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Linux Bind DNS Event Query Logging

This documentation provides a comprehensive guide on how to send Linux BIND logs to LogZilla. LogZilla enables you to unlock the full potential of your network data, turning what would be a deluge of logs into actionable insights. Linux BIND, being a crucial part of your networking infrastructure, should be seamlessly integrated into your log management solution.

BIND is the most widely used Domain Name System (DNS) software on the internet, developed and maintained by the Internet Systems Consortium. It is an open-source software that allows users to publish their Domain Name System (DNS) information on the Internet, and to resolve DNS queries for their users.

In the sections that follow, you will learn how to configure your named server, set up Syslog-ng and Rsyslog, and how to ensure that your named server has the correct configuration for sending logs via Syslog. We also explain how to forward these events to LogZilla through Syslog-ng or Rsyslog, as BIND does not directly support sending Syslog to a remote server.


Before proceeding with the steps detailed in this documentation, it’s necessary to ensure that you have a few components set up and running. Below is a list of prerequisites needed to successfully send Linux BIND logs to LogZilla:

  • A functioning BIND setup: This documentation assumes you have a Linux server running BIND. This server should be configured and functioning correctly to serve DNS requests. If you’re not yet set up with BIND, consult the official BIND documentation to get started.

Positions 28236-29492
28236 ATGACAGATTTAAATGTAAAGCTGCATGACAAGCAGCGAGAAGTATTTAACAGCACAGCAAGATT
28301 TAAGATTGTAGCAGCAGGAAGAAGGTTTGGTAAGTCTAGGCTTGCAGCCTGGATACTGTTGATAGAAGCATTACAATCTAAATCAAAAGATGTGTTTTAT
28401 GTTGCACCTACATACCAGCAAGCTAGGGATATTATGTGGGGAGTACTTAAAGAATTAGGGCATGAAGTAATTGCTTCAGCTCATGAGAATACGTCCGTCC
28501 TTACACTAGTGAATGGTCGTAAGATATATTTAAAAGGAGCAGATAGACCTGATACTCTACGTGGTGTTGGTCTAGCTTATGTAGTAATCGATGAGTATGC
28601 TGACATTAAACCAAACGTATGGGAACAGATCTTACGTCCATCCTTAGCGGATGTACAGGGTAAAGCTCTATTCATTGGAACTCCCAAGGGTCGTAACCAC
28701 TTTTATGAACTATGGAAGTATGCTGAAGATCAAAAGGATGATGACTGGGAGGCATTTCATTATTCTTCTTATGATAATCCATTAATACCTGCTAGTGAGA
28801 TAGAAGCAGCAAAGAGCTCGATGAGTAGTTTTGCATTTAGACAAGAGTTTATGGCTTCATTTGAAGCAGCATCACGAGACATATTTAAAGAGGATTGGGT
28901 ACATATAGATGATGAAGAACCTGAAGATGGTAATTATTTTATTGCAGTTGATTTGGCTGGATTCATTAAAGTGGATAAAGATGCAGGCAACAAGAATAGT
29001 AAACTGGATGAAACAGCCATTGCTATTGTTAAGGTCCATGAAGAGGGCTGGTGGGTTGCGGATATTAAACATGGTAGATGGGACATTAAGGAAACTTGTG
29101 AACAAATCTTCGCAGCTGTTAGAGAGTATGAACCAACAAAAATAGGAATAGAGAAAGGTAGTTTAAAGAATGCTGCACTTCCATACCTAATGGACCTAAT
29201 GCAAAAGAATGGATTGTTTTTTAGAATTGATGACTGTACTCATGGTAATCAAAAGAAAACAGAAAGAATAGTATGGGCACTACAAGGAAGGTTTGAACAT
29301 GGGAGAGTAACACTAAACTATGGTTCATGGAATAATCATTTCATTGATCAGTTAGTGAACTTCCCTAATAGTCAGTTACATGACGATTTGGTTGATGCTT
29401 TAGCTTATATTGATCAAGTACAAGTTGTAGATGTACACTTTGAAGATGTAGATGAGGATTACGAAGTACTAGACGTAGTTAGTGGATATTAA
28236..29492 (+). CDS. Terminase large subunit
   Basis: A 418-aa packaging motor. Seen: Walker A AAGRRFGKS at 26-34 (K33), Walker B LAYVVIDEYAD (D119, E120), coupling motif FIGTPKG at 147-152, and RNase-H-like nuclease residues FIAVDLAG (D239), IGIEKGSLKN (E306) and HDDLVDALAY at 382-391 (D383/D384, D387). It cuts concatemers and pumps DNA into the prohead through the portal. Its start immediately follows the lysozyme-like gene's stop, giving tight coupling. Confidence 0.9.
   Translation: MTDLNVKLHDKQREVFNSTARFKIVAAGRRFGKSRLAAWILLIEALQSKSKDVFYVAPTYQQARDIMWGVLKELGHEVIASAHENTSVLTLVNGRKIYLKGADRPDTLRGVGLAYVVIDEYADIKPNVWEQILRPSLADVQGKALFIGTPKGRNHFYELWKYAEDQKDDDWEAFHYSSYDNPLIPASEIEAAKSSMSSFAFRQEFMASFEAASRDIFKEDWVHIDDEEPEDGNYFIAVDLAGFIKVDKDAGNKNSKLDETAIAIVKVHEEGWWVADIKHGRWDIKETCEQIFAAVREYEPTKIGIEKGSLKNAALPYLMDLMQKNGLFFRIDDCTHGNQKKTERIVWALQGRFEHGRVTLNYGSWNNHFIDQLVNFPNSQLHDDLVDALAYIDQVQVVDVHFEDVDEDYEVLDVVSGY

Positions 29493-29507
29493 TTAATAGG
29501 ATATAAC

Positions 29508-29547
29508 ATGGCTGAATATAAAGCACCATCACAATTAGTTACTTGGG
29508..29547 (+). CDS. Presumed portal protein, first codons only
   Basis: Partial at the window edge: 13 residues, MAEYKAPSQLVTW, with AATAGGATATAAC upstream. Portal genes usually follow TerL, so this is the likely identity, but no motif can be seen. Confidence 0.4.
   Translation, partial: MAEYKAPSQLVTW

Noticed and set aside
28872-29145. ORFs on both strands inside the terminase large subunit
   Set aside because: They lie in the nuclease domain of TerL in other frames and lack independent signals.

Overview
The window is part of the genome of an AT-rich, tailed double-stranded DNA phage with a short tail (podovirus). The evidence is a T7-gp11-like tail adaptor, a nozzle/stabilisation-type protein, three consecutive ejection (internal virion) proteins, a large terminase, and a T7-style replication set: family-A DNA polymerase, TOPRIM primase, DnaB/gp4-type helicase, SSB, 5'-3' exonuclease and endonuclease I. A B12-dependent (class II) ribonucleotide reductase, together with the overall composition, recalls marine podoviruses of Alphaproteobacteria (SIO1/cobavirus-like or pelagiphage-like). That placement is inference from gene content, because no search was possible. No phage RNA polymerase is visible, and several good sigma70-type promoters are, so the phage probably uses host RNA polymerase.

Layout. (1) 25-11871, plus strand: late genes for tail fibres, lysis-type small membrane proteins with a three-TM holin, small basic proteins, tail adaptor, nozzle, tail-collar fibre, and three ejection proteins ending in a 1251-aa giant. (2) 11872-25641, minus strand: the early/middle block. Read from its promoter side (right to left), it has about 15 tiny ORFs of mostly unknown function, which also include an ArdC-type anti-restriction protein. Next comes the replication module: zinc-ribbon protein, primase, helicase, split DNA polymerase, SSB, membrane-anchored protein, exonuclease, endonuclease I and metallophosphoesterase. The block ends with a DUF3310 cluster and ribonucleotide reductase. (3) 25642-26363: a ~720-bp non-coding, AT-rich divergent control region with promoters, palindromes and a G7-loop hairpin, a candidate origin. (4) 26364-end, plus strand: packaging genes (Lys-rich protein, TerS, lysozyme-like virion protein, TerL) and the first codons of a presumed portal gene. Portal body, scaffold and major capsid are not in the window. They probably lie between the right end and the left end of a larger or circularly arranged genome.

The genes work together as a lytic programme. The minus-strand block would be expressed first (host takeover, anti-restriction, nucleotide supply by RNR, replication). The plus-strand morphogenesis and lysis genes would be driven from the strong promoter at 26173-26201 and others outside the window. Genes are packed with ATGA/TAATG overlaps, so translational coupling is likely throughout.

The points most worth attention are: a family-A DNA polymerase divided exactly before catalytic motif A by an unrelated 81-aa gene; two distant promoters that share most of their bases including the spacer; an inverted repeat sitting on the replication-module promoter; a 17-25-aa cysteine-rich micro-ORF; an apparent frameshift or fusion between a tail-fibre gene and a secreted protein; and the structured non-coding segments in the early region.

• A LogZilla instance: You need an operational LogZilla instance to send your BIND logs to. LogZilla can be deployed on many platforms, from on-premise servers to cloud environments. If you don’t have a LogZilla instance running, please refer to the LogZilla installation guide.

  • Syslog-ng or Rsyslog: You will need one of these logging systems installed and correctly configured on your BIND server. These systems will facilitate forwarding logs from your local server to the remote LogZilla server.

  • Root or sudo privileges: In order to edit configuration files and restart services, you’ll need root or sudo privileges on the server where BIND is installed.

  • Network access: The BIND server must have network access to the LogZilla server. Ensure any firewalls or security groups allow traffic between these servers on the necessary ports.

Once these prerequisites are met, you can move forward to configure the named server.

Sending Linux BIND Logs to LogZilla

Configuring Named Server

Configuring the Named server is the first crucial step in forwarding BIND logs to LogZilla. The configuration of the named server involves modifying the existing BIND configuration to send logs to the local syslog server.

Updating Named Config

To set up your named server for log sending, you need to modify the /etc/bind/named.conf.options file. Please replace or update the logging section with the configuration below. This configuration directs BIND to send logs to the local syslog server.

logging {
        channel syslog {
                syslog local0;
                severity info;
                print-severity yes;
                print-category yes;
        category lame-servers { null; };
        category default { syslog; };
        category queries { syslog; };
        # if there are no other 'category' statements,
        # it will include everything except query logging.

This configuration sets up a syslog channel with severity info and enables the printing of both severity and category information. It sets the default and queries categories to send logs via the syslog channel. It also sends the lame-servers category to null, discarding any logs of this type.

Save and exit the file after adding this configuration.

Configuring Syslog-ng